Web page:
David Mundell challenged the SNP on what would be different about aviation if Scotland was an independent country. He did not let me intervene during his speech, so I will ask my question now, so that he can ponder it and tell me the answer later. Is there an independent country anywhere in the developed world that has fewer airline seats owned and operated by local airlines per head of population than Scotland does? The answer is no. We have 20 per cent of the number of seats that the country above us in the list has. That is one thing that independence would change.

I say to Rhoda Grant that I pay tribute to Total Logistic Concepts Ltd, which runs Oban airport. Oban airport has the facilities to run scheduled services and in the past it provided services to Glasgow and Mull.

That brings into sharp focus the fact that we get fixated with terminal buildings. We have built a wonderful new terminal building at Inverness. That is fine. However, we did not install an instrument landing system that would bring the cloud base at which aircraft could make an approach down from 500ft to 200ft. The aircraft are equipped and the traffic controllers are ready to operate. We are getting the £500,000 for that landing system at last. That is more important to airlines than anything else. When I was a tourist in South Africa, I flew by jet into an airfield that had no terminal building. Terminal buildings are not the problem.

It is true that resources are finite in this business. However, we have differential landing charges. It costs £1,500 to put a 737 on the tarmac at Inverness airport, whereas it costs less than £1,000 at the London airports. Airlines will therefore make choices. That is why we are putting broadband into the Highlands and Islands so that people are not turned away. That is also why we should support lower landing charges.


28 May 2002

S1M-3051 Drug Misuse in North-East Scotland

The Deputy Presiding Officer (Mr George Reid): The final item of business is a members' business debate on motion S1M-3051, in the name of Richard Lochhead, on drug misuse in north-east Scotland.

Motion debated,

That the Parliament notes with concern that drug misuse in the north east of Scotland has increased dramatically in recent years, with an estimated 50% rise in problem drug users in Grampian alone between 1997 and 2000; further notes that Dundee has the second highest and Aberdeen the third highest level of drug misuse in Scotland and that Grampian has the highest percentage of injecting drug users in Scotland, and considers that the Scottish Executive should recognise the scale of the problem and investigate the level and nature of resources that have been applied to addressing this growing social problem in the north east region, paying particular attention to (a) the role and accountability of the various agencies involved, (b) the amount of resources dedicated to drug users, (c) the cost to society in terms of loss of life, associated health problems and distress caused to users' families and (d) the enormous amount of drug-related crime inflicted on the local community, reflected by the fact that 80% of inmates at HM Prison Aberdeen test positive for drug use at reception.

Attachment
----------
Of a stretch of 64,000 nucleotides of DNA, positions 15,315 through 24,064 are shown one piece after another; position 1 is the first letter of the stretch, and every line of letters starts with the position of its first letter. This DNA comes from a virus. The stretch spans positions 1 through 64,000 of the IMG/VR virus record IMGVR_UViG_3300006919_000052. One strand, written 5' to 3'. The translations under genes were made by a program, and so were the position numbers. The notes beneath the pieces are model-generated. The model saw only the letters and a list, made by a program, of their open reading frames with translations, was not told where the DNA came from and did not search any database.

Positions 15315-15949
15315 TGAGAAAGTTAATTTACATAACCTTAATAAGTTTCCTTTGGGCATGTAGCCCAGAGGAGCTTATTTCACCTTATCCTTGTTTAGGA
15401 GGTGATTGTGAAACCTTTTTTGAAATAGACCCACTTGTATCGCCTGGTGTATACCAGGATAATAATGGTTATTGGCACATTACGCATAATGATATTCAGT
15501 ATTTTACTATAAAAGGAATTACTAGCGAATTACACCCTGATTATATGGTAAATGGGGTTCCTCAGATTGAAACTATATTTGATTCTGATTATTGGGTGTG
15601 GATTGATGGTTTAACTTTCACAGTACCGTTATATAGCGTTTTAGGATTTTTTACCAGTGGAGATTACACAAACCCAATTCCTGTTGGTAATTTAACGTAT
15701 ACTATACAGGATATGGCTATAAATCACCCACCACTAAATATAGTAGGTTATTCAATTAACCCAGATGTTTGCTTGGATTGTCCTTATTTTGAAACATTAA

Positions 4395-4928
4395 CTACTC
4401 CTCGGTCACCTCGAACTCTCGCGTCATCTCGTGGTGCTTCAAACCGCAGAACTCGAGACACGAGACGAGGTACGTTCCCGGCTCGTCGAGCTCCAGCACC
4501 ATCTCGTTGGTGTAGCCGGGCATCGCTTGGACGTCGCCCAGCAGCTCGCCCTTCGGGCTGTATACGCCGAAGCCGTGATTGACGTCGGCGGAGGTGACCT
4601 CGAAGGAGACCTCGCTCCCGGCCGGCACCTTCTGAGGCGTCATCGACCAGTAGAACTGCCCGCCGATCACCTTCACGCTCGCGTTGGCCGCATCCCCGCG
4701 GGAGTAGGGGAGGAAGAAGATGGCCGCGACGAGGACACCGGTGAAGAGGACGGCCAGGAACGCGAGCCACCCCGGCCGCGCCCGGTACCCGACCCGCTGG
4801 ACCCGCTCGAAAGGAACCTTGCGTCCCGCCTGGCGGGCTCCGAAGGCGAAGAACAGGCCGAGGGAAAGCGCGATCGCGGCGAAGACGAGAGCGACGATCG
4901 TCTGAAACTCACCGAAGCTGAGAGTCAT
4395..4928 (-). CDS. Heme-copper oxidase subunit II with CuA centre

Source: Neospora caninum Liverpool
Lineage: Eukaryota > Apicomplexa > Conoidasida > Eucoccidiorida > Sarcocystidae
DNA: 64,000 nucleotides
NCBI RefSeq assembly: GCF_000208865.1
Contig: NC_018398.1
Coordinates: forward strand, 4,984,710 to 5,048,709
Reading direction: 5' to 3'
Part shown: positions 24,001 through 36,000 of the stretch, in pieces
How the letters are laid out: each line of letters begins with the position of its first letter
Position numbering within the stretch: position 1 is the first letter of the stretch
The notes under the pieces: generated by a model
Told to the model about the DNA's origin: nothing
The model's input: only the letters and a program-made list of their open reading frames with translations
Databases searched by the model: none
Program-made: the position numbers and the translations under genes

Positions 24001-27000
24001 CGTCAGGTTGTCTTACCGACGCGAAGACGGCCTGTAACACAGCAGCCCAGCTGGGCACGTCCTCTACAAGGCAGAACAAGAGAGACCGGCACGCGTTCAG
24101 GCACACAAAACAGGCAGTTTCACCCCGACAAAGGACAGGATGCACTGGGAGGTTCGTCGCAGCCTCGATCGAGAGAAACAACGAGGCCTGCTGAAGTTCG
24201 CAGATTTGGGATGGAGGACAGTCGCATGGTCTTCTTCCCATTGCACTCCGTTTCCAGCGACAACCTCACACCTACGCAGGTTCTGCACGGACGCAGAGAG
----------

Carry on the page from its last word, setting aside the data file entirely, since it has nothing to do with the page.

... ... ...

Stewart Stevenson (Banff and Buchan) (SNP): ... ... ...

Is it not ironic that we debated the alternatives to custody earlier this afternoon? During the debate, we heard about diversion from prosecution. However, given the fact that we are told that 80 per cent of the offences in this area arise from drug offences, what we are looking for is diversion from offending. Anything that we can do and any ideas that we can pick up in that regard are to be welcomed.

I have always thought that there are three traditional Rs in the criminal justice system, just as there are in education. However, the three Rs in the criminal justice system are retribution, restitution and rehabilitation and the greatest of those is rehabilitation. It is in that area that the north-east is perhaps most lacking.

My colleague Richard Lochhead spoke about the lengthy waits for non-urgent referrals in the north-east. In essence, people have to wait for over a year. I want to pick up on a point that Keith Raffan made and enter a note of caution. He suggested that it was advantageous to send offenders to another area for rehabilitation. I am not at all certain about that, although we should be prepared to experiment.

A local addict from my constituency was sent to the south of England for rehabilitation because the nearest available programme was located there.

As it happens, his entry to the programme was delayed by a couple of weeks and, footloose in a foreign community with insufficient funds, he committed another crime.

Mr Raffan: Will the member give way?

Stewart Stevenson: I do not have time to do so.

That addict is now back in prison.

However, I do not have a fixed mind on the issue and neither should the minister. We should simply be cautious in our approach.

One of the issues that we should address is resources. For every £303 that Scotland as a whole gets for each addict, the north-east receives £242. Over the past four years, there has been a per capita increase in funding in this area of 77 per cent, while the increase across Scotland has been 90 per cent.

Of late, some suggestions about how to deal with addicts have been made. For example, it has been suggested that we return to general practitioner prescribing, which is what my father did in the 1950s. Alas, I think that the world has changed: there are now many more addicts, and they have descended into chaotic lifestyles. However, I am prepared to consider the suggestion.

I am very reluctant to consider re-categorising—and essentially decriminalising—drugs if it means that addicts remain in contact with the criminal underworld. We will simply create an escalator from soft drugs such as cannabis to hard drugs. The only proposal that I would consider in this respect relates back to the Gothenburg experiment with alcohol in the 19th century, in which communities set up pubs to ensure that the profits from the sale of the drug alcohol were used for community purposes. If someone discovered a way of doing that with drugs, I might reluctantly be persuaded to change my position.

In the previous debate, the minister referred to experimenting, testing and measuring. Let us try everything. For example, we should not rule out harm reduction versus abstinence measures or supporting independent agencies as well as those connected to the Government and local authorities. Let us keep all our options open.